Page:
A city beset by massive rodent infestations still doesn't have enclosed garbage totes. A board that governs local public transit still doesn't have a single voting member that relies on public transportation.
In a city as beleaguered as Niagara Falls, there is no shortage of issues that need attention, but activists narrowed the list to those two in a public meeting Sunday as they asked local politicians for help with quality-of-life problems in the community.
"I've seen rats running up onto porches, I've seen them being carried by cats in their teeth, I've seen them dead," said Sammantha Hollis, of Niagara Falls.
Hollis joined church and community organization members from the Niagara Organizing Alliance for Hope at the Heart, Love and Soul Food Pantry on Ontario Avenue to ask local leaders for two practical solutions they said would bring sweeping improvement: enclosed garbage totes and rider representation on the NFTA board.
Municipalities across Western New York provide enclosed garbage totes as a proven means of stemming rodent populations, but Niagara Falls — which has been beset by massive rodent infestations — does not.
"Everyone else has had them for years," said State Sen. George Maziarz. "Niagara Falls has had $150 million in casino money over the last 10 years, and what do they have to show for it?"
The city is looking for money for the totes and is negotiating with three waste collection bidders to provide one tote per household by early next year, said Niagara Falls City Council member Kristen Grandinetti.
"Bins, almost definitely, are a go," Grandinetti said.
Activists were also calling for the Niagara Frontier Transportation Authority to put two voting members on its board who actually rely on public transportation — one of whom represents people with disabilities.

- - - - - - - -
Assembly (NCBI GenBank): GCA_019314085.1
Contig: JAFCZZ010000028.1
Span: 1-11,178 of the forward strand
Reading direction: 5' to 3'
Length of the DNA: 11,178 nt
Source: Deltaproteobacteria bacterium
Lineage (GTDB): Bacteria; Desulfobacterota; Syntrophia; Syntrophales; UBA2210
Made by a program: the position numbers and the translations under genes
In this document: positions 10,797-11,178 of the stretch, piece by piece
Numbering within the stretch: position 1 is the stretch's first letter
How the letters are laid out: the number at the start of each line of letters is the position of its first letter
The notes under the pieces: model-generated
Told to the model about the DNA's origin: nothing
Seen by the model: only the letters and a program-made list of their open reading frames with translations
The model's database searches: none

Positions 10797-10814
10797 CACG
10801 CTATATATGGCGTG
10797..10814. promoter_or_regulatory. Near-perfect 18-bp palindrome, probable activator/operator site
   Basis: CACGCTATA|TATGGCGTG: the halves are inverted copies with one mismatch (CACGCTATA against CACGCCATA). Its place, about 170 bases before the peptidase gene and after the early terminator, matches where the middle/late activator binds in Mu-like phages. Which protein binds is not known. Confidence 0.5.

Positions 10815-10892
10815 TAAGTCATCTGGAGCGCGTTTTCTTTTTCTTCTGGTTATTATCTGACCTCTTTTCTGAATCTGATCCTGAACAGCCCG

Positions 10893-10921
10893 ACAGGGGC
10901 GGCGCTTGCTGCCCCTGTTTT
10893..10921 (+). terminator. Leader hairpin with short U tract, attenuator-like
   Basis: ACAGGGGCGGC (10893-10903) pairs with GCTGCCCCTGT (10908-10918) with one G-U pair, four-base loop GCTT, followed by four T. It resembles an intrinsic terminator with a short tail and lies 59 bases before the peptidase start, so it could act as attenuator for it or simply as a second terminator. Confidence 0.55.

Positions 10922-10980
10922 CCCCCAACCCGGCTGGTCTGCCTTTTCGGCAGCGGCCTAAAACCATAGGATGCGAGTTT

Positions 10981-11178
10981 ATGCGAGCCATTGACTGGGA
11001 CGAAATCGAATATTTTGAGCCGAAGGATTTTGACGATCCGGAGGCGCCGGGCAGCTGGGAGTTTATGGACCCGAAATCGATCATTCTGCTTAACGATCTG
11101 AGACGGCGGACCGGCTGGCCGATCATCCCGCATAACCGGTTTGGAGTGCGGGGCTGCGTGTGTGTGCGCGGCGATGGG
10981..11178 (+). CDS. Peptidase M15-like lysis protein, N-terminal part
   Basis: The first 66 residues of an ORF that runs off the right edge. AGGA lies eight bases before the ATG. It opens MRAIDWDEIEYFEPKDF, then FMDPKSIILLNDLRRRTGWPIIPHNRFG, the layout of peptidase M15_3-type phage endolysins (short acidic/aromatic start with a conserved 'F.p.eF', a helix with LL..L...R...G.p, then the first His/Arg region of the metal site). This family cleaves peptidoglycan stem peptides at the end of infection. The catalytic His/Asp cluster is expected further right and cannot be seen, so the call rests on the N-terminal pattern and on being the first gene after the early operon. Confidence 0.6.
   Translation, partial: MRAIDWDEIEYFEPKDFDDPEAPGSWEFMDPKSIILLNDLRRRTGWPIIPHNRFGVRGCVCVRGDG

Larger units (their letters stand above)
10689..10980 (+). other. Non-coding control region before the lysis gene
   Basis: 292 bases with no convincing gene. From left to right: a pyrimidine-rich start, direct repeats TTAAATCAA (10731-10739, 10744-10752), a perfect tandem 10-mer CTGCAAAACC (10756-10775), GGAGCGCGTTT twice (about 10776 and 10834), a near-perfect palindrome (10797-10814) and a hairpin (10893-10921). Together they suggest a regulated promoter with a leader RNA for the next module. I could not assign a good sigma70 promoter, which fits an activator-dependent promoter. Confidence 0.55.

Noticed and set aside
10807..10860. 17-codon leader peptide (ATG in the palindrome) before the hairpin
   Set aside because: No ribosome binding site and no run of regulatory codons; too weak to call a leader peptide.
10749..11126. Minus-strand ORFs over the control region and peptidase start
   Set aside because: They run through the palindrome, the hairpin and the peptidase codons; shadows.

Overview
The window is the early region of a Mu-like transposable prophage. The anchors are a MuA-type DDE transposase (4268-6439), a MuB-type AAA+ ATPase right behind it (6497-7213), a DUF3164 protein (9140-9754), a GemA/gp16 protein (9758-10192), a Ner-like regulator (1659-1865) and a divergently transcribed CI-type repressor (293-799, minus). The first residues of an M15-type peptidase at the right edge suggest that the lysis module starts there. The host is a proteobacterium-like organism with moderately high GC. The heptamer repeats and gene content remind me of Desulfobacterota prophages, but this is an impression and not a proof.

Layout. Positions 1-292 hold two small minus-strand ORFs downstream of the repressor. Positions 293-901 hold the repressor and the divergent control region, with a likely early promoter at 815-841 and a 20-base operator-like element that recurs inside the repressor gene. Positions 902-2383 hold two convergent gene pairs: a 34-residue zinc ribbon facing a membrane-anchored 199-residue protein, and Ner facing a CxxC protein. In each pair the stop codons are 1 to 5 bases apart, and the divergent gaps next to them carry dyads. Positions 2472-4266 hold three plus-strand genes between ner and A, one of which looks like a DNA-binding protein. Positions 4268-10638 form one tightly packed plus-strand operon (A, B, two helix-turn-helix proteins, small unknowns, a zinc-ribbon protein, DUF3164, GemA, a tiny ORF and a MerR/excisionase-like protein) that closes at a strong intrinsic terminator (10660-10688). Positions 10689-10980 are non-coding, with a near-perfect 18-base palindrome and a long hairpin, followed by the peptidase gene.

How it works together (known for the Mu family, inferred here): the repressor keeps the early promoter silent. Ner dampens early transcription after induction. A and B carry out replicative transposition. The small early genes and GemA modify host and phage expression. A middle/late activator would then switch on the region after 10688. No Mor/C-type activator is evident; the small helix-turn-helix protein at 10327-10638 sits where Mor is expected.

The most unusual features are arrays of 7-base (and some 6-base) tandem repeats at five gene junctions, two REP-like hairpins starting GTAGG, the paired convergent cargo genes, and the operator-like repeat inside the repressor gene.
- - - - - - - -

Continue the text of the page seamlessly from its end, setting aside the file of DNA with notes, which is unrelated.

Shana Davis, a graduate student from Sanborn, relied on buses when a traumatic brain injury left her unable to drive nine years ago.
"Public transit is a necessity for people with disabilities," Davis said. "It's hard enough to get up and out without route cuts and fare hikes."
Mike Rogers, who uses a wheelchair, said he relies on public transportation "for everything" — to get to work, doctor's appointments, grocery stores.
"If people who use public transit had input, it could fundamentally change the way decisions are made. It would make decisions more rider-centric," Rogers said.
NFTA board members are appointed by the governor, who has already vetoed legislation to give riders a voting voice on the board. Assemblyman Robin Schimminger and Maziarz sponsored bills that gave a representative of the developmental disability community a seat on the board, but that seat does not have voting rights.
"It's not just the current governor," Maziarz said. "This is going back four governors to Pataki, who've said they're very much against expanding the membership of public authorities."
Copyright 2013 - The Buffalo News, N.Y.